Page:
|Publication number||US5933111 A|
|Application number||US 08/877,674|
|Publication date||Aug 3, 1999|
|Filing date||Jun 17, 1997|
|Priority date||Jun 17, 1997|
|Publication number||08877674, 877674, US 5933111 A, US 5933111A, US-A-5933111, US5933111 A, US5933111A|
|Inventors||Robert Edward Schroeder, Matthew J. Sherman|
|Original Assignee||A T & T Corp.|
|Export Citation||BiBTeX, EndNote, RefMan|
|Patent Citations (3), Referenced by (11), Classifications (5), Legal Events (4)|
|External Links: USPTO, USPTO Assignment, Espacenet|
1. Field of the Invention
The present invention relates to the field of telecommunications. More particularly, the present invention relates to an apparatus and a method for detecting an antenna mispointing condition.
2. Description of the Related Art
Antennas used at satellite Earth Stations (ES) that provide Fixed Satellite Services (FSS) are aligned with high accuracy (±0.5 degree) to point at Geosynchronous Orbit (GSO) satellites located at a specific locations in the sky. Presently, there are three approaches that are used for detecting antenna mispointing conditions. First, ES performance is actively monitored using trained technicians. Second, a steerable ES antenna is used that is controlled using well-known closed-loop techniques for optimizing link performance. Third, downlinked FSS signals are monitored for confirming reception of known network messages and the network responses to transmissions from the ES.
The present approaches for detecting antenna mispointing conditions are satisfactory for current frequency bands of operation and for limited numbers of earth stations. However, newer FSS networks will provide ubiquitous services by using large numbers of unsupervised earth stations. Since the unsupervised earth stations are contemplated to be inexpensive consumer-type electronics, actively-controlled (steerable) antennas are generally not being considered. Consequently, the first and second antenna mispointing detection approaches are not practical. The third approach currently used is the only approach that would be applicable for detecting antenna mispointing conditions for the unsupervised earth stations.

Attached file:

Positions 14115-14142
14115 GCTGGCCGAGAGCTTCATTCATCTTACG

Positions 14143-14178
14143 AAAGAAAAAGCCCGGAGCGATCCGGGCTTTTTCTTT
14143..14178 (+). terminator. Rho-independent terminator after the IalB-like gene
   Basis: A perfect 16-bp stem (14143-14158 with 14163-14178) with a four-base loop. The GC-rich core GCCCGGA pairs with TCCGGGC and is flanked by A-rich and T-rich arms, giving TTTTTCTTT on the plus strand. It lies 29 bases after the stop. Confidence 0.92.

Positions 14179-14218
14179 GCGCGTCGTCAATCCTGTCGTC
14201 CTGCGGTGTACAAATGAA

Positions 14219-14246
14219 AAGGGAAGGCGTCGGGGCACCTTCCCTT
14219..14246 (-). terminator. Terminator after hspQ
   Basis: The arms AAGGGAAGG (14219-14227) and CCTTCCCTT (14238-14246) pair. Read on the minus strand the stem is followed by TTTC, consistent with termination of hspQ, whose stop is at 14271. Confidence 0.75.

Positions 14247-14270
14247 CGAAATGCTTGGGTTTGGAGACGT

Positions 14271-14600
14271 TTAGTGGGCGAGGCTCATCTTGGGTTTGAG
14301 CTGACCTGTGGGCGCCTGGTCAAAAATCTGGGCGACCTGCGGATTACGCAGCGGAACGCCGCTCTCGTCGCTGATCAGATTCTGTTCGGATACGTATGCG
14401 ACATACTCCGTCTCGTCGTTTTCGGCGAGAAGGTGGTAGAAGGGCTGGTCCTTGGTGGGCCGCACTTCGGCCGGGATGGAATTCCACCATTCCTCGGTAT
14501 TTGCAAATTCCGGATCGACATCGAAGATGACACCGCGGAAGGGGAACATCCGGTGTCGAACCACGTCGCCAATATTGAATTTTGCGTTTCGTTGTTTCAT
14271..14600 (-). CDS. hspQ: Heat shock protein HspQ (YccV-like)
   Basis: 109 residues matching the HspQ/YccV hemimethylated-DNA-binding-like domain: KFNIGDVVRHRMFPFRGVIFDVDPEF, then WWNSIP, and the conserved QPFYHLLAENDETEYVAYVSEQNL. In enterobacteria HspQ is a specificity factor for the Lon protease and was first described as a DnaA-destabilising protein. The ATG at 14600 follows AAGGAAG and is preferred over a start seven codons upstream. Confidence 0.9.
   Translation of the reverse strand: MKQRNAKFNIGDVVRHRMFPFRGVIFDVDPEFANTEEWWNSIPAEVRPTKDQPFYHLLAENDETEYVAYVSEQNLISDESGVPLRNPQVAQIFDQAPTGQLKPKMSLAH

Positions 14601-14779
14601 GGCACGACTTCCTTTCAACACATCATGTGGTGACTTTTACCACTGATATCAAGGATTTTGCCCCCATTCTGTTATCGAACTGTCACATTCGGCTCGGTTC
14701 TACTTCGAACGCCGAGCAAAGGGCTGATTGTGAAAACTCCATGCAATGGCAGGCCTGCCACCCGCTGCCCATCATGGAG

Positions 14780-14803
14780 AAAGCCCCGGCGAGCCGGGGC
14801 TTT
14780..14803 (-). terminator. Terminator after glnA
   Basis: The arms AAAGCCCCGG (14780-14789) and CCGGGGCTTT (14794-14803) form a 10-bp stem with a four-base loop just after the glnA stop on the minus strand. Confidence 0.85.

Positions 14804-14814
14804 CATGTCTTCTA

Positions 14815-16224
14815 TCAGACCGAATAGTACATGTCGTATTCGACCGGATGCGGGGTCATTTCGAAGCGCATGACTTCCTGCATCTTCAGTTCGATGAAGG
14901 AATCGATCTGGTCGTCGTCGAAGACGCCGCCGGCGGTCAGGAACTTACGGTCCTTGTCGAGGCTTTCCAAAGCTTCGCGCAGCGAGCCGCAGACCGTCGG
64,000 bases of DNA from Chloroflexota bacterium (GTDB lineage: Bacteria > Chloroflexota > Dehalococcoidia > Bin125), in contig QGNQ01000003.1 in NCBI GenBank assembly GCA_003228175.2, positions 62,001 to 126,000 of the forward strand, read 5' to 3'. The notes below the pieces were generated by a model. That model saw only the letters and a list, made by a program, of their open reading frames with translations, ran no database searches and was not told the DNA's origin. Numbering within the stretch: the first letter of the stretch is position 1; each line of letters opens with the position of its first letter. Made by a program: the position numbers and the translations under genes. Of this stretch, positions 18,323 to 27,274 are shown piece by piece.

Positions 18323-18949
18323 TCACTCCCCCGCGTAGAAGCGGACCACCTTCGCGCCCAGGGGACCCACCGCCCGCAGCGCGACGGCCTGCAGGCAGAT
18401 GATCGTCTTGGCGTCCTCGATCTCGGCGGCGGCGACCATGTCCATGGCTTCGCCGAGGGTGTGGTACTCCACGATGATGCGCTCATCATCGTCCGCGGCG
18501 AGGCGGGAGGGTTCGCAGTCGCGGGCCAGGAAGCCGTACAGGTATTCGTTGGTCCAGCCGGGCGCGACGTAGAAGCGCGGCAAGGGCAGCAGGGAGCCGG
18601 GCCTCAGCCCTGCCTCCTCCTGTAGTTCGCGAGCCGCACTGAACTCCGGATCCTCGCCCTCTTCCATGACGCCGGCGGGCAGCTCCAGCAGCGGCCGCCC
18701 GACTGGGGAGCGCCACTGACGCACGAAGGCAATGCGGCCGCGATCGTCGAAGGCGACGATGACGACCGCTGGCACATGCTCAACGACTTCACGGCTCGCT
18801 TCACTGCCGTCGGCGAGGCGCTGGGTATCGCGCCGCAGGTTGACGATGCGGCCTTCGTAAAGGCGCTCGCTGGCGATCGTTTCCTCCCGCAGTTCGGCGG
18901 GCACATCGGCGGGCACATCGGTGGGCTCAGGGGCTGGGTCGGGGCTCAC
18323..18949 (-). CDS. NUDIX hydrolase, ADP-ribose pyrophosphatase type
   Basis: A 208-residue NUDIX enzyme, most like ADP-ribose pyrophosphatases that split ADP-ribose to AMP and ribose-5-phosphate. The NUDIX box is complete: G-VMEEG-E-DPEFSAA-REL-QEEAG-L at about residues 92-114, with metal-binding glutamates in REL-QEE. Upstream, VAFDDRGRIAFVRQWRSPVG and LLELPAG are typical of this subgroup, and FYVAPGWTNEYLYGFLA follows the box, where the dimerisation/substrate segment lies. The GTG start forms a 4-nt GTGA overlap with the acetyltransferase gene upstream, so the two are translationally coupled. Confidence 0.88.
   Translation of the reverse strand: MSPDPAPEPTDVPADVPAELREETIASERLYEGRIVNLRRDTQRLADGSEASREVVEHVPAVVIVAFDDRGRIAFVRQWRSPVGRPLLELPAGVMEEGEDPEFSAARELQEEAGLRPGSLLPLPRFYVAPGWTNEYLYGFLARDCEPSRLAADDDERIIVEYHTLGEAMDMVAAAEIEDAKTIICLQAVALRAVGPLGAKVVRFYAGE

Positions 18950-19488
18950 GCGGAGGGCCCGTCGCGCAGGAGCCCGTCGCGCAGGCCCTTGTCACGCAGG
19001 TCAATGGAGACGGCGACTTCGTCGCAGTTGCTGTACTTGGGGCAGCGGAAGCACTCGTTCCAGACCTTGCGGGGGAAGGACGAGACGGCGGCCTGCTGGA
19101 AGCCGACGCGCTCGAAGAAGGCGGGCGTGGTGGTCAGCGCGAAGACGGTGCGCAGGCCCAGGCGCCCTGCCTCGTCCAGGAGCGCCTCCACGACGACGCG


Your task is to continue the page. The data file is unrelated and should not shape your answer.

Many of the new FSS networks that will use the inexpensive earth stations will operate in new frequency bands in which considerable weather impairments potentially exist, such as signal attenuation caused by rain and other adverse atmospheric conditions. To counter the weather-related impairments, the unsupervised earth stations will employ open- and closed-loop power control features. That is, ES transmissions will be monitored by the network. When the signal strength of transmissions from an ES are weakened by an adverse atmospheric condition, the network will issue a command to the ES for an increase in transmit power using open-loop techniques at the ES. When transmissions are so weak that link error rate(s) increase or no network acknowledgements are received by an ES, the ES and/or satellite will continue to gradually increase transmit power until the link errors are reduced or acknowledgements are received and closed-loop power control techniques can be performed. If, at the highest permissible ES transmit power level, the network still does not respond with an acknowledgement, the ES determines that there is an error condition and transmissions will cease.
FIG. 1 shows a schematic block diagram of a conventional RF antenna subsystem 10 for an earth station. A demodulator 11 demodulates received RF signals in a well-known manner to produce a data-in signal. An earth station system controller 12 is coupled to demodulator 11 by a power monitor signal that is output from demodulator 11. A demodulator control signal that is output from controller 12 is coupled to demodulator 11. Subsystem 10 also includes a modulator 13 that modulates data for RF transmission in a well-known manner. Modulator 13 is coupled to controller 12 through a modulation control signal that is output from controller 12. The output of modulator 13 passes through a gain control device 14 before being coupled to an antenna (not shown). Gain control device 14 operates in a well-known manner and is controlled by a Tx level control signal that is output from controller 12.